Throughout his once-in-a-lifetime teaching opportunity in Israel, graduate Joshua Finn has encountered unique challenges and surprises.
And he wouldn’t want it any other way.
After graduating from Central Michigan University in May 2013, the Southfield native took a job teaching English to elementary school students through the Israeli Teaching Fellows program. After background and health checks and several interviews, Finn secured the position and has been teaching in Ashdod, Israel ever since.
While Finn was pursuing a degree in broadcast and cinematic arts, he came across a pop-up ad on Facebook offering a 10-week teaching program in Israel.
He clicked the link, and from there his journey began.
“At first I thought I would study abroad in college, but because of all of my extracurricular (activities) and resident assistant position, I was too busy to leave and graduate on time,” Finn said. “I figured that working abroad after graduation would be the best option.”
His RA position in Beddow Hall prepared him for a year of teaching, after organizing programs and forming bonds with residents.
Finn’s old Residence Hall Director, Crystal Sattelberg, said his enthusiasm with residents and ability to get them excited about hall activities were tells he could have a future in education.
After he mentioned the Israeli program several times, Sattelberg said she could tell he had a strong interest.
“I have a saying with a lot of my student staff that go on to whatever … ‘you can always do something for two years,’” Sattelberg said. “You can always do something for a year. Out of the grand scheme of how long you are going to live, a year is not going to be that bad.”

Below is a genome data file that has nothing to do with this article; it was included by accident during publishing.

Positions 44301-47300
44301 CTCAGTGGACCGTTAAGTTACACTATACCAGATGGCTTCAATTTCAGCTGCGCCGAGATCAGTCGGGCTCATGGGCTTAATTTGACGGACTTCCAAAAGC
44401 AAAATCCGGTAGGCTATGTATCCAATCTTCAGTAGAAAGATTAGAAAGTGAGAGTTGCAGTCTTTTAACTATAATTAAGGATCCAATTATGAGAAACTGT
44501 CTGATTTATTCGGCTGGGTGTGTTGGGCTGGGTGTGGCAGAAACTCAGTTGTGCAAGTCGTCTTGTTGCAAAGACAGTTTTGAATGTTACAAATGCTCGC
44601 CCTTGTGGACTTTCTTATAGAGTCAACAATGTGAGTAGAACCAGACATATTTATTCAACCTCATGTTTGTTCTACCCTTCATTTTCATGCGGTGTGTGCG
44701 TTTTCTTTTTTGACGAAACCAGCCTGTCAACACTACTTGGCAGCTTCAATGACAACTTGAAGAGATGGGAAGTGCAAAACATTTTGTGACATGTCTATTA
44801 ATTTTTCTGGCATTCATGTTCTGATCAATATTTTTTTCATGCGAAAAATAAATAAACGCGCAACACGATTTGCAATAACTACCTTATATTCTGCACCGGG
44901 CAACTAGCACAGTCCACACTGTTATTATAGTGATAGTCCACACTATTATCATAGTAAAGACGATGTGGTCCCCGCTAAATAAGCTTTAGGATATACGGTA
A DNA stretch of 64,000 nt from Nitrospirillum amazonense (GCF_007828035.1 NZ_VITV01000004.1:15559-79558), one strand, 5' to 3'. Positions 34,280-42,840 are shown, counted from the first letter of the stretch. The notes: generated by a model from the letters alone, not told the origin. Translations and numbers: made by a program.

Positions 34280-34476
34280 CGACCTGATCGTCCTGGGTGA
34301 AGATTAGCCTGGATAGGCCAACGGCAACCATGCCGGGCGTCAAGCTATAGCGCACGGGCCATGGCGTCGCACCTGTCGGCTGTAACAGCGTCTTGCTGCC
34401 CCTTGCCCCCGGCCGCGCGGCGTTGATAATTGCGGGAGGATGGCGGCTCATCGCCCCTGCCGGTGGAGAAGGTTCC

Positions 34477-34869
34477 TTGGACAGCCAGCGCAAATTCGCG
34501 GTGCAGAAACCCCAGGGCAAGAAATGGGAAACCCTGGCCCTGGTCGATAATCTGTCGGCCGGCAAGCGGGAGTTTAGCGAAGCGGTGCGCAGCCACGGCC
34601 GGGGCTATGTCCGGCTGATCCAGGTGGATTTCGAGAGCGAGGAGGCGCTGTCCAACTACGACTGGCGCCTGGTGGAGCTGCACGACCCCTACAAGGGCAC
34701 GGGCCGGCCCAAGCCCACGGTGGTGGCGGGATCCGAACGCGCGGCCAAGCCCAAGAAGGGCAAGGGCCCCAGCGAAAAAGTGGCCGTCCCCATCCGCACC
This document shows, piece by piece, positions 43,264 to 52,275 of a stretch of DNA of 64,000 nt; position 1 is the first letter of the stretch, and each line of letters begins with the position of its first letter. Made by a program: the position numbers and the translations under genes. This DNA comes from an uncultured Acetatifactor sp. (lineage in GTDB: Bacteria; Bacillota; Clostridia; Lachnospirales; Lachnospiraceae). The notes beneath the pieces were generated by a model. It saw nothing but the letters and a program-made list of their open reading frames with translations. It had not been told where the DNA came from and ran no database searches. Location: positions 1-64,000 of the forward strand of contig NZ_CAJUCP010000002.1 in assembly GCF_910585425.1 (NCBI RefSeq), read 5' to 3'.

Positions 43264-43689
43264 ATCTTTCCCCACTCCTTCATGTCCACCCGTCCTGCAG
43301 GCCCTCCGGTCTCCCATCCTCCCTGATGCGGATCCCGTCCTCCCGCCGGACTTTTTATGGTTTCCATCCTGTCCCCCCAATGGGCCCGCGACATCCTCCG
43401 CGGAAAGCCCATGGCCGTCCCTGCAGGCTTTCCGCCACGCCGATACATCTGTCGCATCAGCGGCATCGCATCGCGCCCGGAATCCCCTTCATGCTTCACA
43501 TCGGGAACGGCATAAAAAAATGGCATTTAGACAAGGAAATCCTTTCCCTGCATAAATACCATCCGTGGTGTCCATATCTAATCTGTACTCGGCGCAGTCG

In fact, since making the decision to move abroad and teach, Finn has encountered rewards and learning experiences that have made the trip worthwhile.
Teaching a culture
Many of his young students are interested in, not only learning the English language, but theAmerican culture as well.
“I’ve become more like a mentor, as well as teaching the kids English,” Finn said. “It’s fun to teach about your own culture, as well as teach a language you’re so used to speaking.”
Varied aspects of the Israeli and American cultures have pushed Finn to overcome confusion and misunderstanding. His experience, which can be best described as culture shock, has not been without challenges.
Since the program began, Finn has had to acclimate to certain differences in the education system abroad. There, children can run in the halls, call their teachers by their first names, and are subject to a different disciplinary system.
Finn uses his resources back home in seeking out advice.
Despite facing challenges, Finn has the support of his family and friends back in his home country. A former member of Hillel, CMU’s Jewish student organization, Finn maintains a connection with e-board member and close friend, Alana Rosenblatt.
A senior from West Bloomfield, Rosenblatt accompanied Finn on a previous, shorter trip to Israel, and still speaks with him weekly.
“The RSO gave him support, and he still has that support here at Central,” she said. “Whenever we meet, we always talk about Josh and how he’s doing.”
Both Rosenblatt and Sattelberg emphasized Israel’s perfect fit for Finn after graduation. Both remain in contact with him as he continues teaching, and are confident in his abilities.
“All my staff members are very close with me, but he is one that stands out because he was just a unique character,” Sattelberg said. “It’s great to still have connections with him and (to) see how far he goes.”
Heading back to the U.S. on June 29, Finn hopes to put his passion for teaching to good use in a career in higher education, potentially in university Jewish services.